Friday, February 11, 2011

Clever Tips for a Toxic-Free Environment

Healthy Child Healthy World published a very clever list of things you can do to avoid toxic products at home. Here is a summary:

What to Do

  • Use gentle castile soap and water, which has been shown to be as effective as antibacterial soaps. In fact, there are significant concerns about resistant bacteria developing due to antibacterial soap. In addition, triclosan, an ingredient commonly used in antibacterial products, has been linked to negative environmental and health impacts. 
  • Buy safer cleaning products. Many local, online, and discount stores carry cleaning and home products that are very effective without harsh chemicals or fumes. Make sure you read the label and do a little research, if necessary, to make sure the company is making an honest claim. The following terms are not regulated: nontoxic, bio-based, chlorine-free, organic, phosphate-free, natural fragrance, and/or biodegradable. 
  • Make your own safer cleaning products. Click on Safer Solutions to find some basic ideas. 
  • Clean floors with a HEPA filter vacuum cleaner that traps fine particles of dust, soot and pollen, and wet mop regularly. 
  • Reduce your use of products altogether by investing in microfiber cloths or hand held steam cleaners, both of which clean effectively with water alone.
Personal Care Products
  • Look for products made with certified organic ingredients and those with the fewest ingredients. 
  • Use fewer products and smaller amounts. 
  • Make your own! Some products are easily replaced with simple ingredients from your kitchen. Olive, almond, or coconut oil can make a wonderful moisturizer, oatmeal makes a nice face mask, and even toothpaste can be substituted with baking soda (if you really want to get back to basics). 
  • Avoid body care products with Parabens, Phthalates (DEHP, BBP, DBP, DMP, DEP), DMDM Hydantoin, Fragrance, Triclosan, Sodium Lauryl/Laureth Sulfate, DEA (diethanolamine) and TEA (triethanolamine), Formaldehyde, PEGs (polyethylene glycol), and anything with "glycol" or "methyl."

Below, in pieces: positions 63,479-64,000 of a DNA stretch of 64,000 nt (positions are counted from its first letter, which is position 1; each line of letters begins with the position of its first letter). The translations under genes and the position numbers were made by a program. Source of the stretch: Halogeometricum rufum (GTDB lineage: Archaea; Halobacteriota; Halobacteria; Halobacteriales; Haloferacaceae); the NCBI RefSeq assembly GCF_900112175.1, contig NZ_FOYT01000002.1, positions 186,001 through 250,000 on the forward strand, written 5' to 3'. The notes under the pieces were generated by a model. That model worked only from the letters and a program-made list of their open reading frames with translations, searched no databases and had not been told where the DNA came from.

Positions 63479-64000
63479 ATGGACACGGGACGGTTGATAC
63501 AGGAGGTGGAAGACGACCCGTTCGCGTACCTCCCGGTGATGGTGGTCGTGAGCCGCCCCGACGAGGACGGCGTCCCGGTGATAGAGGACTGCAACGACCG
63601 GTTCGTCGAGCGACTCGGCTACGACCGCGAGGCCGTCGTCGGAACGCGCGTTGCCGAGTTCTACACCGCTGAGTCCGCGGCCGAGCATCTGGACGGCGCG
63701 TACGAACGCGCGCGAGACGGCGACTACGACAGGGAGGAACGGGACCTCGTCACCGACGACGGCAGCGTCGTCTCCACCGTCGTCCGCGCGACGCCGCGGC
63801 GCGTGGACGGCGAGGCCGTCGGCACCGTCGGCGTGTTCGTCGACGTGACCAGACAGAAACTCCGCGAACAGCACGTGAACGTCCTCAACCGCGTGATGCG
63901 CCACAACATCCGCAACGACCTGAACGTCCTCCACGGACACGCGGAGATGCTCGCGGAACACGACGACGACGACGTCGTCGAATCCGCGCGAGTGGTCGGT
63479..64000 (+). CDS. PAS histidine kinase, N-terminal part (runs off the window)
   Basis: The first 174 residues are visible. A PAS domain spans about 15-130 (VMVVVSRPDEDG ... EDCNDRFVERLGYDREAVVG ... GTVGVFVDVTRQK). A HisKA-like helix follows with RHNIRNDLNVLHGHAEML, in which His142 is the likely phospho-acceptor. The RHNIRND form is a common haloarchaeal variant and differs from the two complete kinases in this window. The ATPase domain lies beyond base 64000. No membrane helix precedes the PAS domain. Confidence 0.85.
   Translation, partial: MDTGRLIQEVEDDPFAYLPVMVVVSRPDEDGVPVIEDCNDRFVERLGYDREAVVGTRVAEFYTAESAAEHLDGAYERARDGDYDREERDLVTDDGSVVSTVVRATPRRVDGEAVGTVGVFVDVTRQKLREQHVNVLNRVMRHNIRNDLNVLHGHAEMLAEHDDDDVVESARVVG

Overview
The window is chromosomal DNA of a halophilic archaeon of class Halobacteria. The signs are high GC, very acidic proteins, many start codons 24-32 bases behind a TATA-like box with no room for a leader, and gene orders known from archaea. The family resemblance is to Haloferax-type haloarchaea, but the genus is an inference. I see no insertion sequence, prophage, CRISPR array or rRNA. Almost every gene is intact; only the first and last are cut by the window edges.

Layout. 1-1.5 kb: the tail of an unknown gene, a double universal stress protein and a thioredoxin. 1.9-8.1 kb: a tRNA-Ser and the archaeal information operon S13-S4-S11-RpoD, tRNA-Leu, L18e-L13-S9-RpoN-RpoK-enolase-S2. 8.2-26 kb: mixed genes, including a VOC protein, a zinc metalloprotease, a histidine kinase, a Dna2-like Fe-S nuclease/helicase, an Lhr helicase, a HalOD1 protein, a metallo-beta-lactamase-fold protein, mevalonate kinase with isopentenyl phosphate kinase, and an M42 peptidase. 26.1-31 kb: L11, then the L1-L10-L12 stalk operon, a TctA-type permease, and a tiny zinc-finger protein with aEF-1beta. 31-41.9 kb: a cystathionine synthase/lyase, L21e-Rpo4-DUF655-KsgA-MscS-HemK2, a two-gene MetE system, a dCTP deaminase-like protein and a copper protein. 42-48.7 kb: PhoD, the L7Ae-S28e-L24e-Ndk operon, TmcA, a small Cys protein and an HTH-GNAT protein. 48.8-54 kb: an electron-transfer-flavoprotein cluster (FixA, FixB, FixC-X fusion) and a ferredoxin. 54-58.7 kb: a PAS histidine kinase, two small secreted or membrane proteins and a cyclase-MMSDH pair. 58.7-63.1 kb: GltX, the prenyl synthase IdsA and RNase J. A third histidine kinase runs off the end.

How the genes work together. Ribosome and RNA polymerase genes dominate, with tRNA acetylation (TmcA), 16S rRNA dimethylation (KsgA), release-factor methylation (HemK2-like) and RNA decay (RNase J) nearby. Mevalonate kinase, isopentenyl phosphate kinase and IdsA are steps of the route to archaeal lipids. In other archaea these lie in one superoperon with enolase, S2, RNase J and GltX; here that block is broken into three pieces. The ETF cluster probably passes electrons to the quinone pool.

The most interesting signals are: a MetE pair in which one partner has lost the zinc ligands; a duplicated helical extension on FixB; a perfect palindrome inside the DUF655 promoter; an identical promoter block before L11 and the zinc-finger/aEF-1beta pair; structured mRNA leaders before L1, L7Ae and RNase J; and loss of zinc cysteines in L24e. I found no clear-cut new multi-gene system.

Home Furnishing
  • Look for products made with natural materials. Call the manufacturer to find out what a product is made of (be sure to ask about adhesives, coatings, and treatments.) 
  • Re-use reduce your exposure to volatile organic compounds (VOCes) – often recognized as that “new smell.” 
Safe Solutions 

  • For a "soft scrub," mix together baking soda and liquid soap until you get a consistency you like. The amounts don't have to be perfect. Make only as much as you need, as it dries up quickly. 
  • To clean extra-greasy ovens, mix together 1 cup baking soda and 1/4 cup of washing soda, then add enough water to make a paste; apply the paste to oven surfaces and let soak overnight. The next morning, lift off soda mixture and grime; rinse surfaces well. 
  • Disinfect cutting boards by spraying with vinegar and then with 3% hydrogen peroxide (available in drug stores). Keep the liquids in separate spray bottles and use them one at a time. It doesn't matter which one you use first, but both together are much more effective than either one alone. 
  • For a good all-purpose disinfectant, mix 2 teaspoons borax, 4 tablespoons vinegar and 3 to 4 cups hot water in a spray bottle. For extra cleaning power, add 1/4 teaspoon liquid soap to the mixture. 
  • General dusting is best done with a damp cloth. Dry dusting simply stirs up dust and moves it around. Also, try 1 teaspoon olive oil per 1/2 cup vinegar. Mix together in a bowl and apply with a soft cloth.